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As the smartphone action shifts to the mass market, leaders Samsung Electronics Co Ltd and Apple Inc are under pressure to make their high-end phones more affordable to revive sales. And that may spell trouble for already-softening margins.
Samsung, which said on Tuesday it would likely post a second straight quarterly profit decline, has knocked around a tenth off the price of its Galaxy S5 in South Korea, in the first such move for a marquee smartphone launch - the S5 rolls out globally on Friday. And it's throwing in a free gift pack of media subscriptions and web apps worth 600,000 won ($570).
The mass market - where a smartphone can be had for as little as $25 - is the new mobile device battleground, as high-end growth eases off with sales slowing in mature markets. Japan, for example, may see smartphone shipments shrink this year, according to researcher IDC.
Samsung's flagship S5 price cut suggests the South Korean firm wants to encourage users to trade up to a fancier phone - at a potential cost to its margins. Samsung's mobile business operating margin dipped to 16 percent in October-December from 18 percent over the whole of 2013.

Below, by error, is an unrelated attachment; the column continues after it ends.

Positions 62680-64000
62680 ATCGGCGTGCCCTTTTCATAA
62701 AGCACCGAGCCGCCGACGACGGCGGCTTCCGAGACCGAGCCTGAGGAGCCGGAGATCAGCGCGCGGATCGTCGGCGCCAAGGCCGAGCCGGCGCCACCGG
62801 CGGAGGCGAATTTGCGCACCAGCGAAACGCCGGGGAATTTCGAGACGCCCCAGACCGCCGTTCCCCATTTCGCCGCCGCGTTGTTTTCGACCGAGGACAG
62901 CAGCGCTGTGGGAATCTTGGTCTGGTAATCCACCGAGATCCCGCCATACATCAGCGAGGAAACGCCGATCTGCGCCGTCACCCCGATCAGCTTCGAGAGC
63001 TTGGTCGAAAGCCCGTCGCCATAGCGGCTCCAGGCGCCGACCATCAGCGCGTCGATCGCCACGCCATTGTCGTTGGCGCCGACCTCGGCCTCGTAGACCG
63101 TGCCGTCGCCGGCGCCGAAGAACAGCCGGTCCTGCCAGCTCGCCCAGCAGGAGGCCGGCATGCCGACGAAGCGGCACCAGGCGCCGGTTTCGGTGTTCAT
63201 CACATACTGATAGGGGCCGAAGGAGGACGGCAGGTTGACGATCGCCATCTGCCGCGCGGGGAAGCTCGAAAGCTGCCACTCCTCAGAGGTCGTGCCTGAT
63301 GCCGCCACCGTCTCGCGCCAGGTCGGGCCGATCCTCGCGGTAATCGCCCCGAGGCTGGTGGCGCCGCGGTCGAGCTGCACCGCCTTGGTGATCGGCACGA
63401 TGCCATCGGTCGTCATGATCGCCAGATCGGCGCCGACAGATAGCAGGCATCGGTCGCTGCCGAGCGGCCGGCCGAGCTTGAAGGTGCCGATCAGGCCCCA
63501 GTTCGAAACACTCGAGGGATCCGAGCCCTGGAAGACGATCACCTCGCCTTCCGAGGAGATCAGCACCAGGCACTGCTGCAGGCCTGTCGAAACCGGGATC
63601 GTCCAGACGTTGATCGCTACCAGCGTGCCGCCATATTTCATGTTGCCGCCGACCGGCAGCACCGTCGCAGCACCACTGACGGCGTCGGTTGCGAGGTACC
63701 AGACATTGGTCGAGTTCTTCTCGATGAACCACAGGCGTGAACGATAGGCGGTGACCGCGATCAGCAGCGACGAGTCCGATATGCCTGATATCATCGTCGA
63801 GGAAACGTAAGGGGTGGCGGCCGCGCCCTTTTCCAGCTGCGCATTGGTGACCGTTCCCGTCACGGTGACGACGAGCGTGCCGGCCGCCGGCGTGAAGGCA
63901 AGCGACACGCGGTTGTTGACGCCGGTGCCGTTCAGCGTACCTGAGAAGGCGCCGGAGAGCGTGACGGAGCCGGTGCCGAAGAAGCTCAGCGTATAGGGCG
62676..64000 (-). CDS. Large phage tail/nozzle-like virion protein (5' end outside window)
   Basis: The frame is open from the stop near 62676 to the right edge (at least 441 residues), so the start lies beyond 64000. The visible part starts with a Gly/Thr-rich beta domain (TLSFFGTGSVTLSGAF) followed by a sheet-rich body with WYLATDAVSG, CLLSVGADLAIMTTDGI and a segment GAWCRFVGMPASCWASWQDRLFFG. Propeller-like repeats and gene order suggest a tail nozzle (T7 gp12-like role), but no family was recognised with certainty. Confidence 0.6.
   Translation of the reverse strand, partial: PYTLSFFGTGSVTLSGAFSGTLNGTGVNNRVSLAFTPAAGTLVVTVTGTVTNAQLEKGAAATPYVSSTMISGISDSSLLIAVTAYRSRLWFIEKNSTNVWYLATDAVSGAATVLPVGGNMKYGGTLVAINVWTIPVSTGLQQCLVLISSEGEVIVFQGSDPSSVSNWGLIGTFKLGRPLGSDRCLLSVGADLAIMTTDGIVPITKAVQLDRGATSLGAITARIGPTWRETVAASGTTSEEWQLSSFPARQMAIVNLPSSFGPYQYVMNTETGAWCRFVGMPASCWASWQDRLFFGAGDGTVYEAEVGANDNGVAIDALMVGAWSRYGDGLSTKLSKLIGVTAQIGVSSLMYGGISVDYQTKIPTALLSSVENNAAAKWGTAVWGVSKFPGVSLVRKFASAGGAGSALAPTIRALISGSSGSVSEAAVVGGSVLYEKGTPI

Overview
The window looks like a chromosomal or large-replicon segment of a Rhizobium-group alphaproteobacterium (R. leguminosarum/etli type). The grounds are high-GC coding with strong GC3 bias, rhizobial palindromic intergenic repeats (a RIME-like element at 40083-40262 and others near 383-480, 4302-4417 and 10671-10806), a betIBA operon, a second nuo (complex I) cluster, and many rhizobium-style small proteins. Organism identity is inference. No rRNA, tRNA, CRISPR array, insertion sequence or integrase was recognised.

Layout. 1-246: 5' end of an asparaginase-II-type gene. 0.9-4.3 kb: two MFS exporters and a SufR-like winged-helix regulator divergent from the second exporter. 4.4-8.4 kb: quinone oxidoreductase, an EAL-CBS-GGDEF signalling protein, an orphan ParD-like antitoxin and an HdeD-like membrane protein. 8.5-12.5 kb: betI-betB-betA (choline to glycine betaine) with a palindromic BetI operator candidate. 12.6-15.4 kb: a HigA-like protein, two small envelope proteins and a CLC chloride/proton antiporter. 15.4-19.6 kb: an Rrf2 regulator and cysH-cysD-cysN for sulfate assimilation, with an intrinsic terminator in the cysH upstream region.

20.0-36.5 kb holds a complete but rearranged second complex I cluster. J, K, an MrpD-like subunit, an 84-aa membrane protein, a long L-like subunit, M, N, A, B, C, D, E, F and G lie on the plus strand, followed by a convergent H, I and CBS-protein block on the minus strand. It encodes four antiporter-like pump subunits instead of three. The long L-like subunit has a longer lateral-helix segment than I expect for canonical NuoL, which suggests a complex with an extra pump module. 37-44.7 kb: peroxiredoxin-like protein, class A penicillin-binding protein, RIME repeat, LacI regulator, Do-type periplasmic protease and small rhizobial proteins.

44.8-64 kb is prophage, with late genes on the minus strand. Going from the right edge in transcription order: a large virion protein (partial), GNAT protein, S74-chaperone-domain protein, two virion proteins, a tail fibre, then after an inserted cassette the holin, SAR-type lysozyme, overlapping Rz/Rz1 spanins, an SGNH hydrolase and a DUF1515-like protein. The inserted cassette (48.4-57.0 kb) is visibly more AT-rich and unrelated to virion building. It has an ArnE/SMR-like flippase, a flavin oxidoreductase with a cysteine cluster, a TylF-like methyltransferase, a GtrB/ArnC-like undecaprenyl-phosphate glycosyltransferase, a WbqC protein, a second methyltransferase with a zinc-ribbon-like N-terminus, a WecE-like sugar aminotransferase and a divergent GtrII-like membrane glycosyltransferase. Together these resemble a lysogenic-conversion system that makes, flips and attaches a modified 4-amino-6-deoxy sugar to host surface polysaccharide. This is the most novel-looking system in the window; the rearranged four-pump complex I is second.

"It reflects how much Samsung is agonizing to secure margins. They're now offering premium models at lower prices as the demand outlook for high-end phones remains uncertain," said Lee Seung-woo, an analyst at IBK Securities.
Premium smartphones tend to be priced at above $300 and pack in more features, such as more powerful processing power, high resolution display, better cameras and fingerprint reading. With the S5, which has few hardware improvements from its S4 predecessor, industry watchers reckon Samsung is aiming more at a broad mass market than tech savvy users.
To be sure, Samsung has a far broader product line-up than rival Apple, and it has some leeway to trim prices given that manufacturing costs have fallen. Lee Min-hee, an analyst at IM Investment, reckons the total cost of production materials for the S5 - from the battery and screen to the processor and sensors - will be 10-15 percent lower than for the S4.
While this allows vendors to make quality phones for less, it makes it tougher for them to maintain a premium brand image.
"Samsung needs to be very clear about the market segment it's pursuing," said Clement Teo, analyst at Forrester Research in Singapore. "Take Apple - it didn't drop prices on its